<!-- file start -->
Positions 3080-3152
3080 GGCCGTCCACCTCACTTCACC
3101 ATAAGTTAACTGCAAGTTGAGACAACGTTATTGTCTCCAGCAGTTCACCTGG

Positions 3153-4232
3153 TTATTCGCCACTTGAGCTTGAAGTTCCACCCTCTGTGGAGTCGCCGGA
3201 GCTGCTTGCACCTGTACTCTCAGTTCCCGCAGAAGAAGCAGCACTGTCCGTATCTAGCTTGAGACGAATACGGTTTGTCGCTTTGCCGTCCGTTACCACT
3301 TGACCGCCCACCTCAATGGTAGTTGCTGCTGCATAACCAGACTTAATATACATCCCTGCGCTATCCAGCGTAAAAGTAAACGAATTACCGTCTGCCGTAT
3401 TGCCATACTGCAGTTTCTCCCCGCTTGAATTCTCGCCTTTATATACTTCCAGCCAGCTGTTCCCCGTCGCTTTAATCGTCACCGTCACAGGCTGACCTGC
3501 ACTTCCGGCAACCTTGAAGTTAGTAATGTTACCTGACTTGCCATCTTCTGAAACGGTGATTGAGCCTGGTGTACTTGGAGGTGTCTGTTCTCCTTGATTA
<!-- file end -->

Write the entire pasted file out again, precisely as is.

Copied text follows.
Positions 3080-3152
3080 GGCCGTCCACCTCACTTCACC
3101 ATAAGTTAACTGCAAGTTGAGACAACGTTATTGTCTCCAGCAGTTCACCTGG

Positions 3153-4232
3153 TTATTCGCCACTTGAGCTTGAAGTTCCACCCTCTGTGGAGTCGCCGGA
3201 GCTGCTTGCACCTGTACTCTCAGTTCCCGCAGAAGAAGCAGCACTGTCCGTATCTAGCTTGAGACGAATACGGTTTGTCGCTTTGCCGTCCGTTACCACT
3301 TGACCGCCCACCTCAATGGTAGTTGCTGCTGCATAACCAGACTTAATATACATCCCTGCGCTATCCAGCGTAAAAGTAAACGAATTACCGTCTGCCGTAT
3401 TGCCATACTGCAGTTTCTCCCCGCTTGAATTCTCGCCTTTATATACTTCCAGCCAGCTGTTCCCCGTCGCTTTAATCGTCACCGTCACAGGCTGACCTGC
3501 ACTTCCGGCAACCTTGAAGTTAGTAATGTTACCTGACTTGCCATCTTCTGAAACGGTGATTGAGCCTGGTGTACTTGGAGGTGTCTGTTCTCCTTGATTA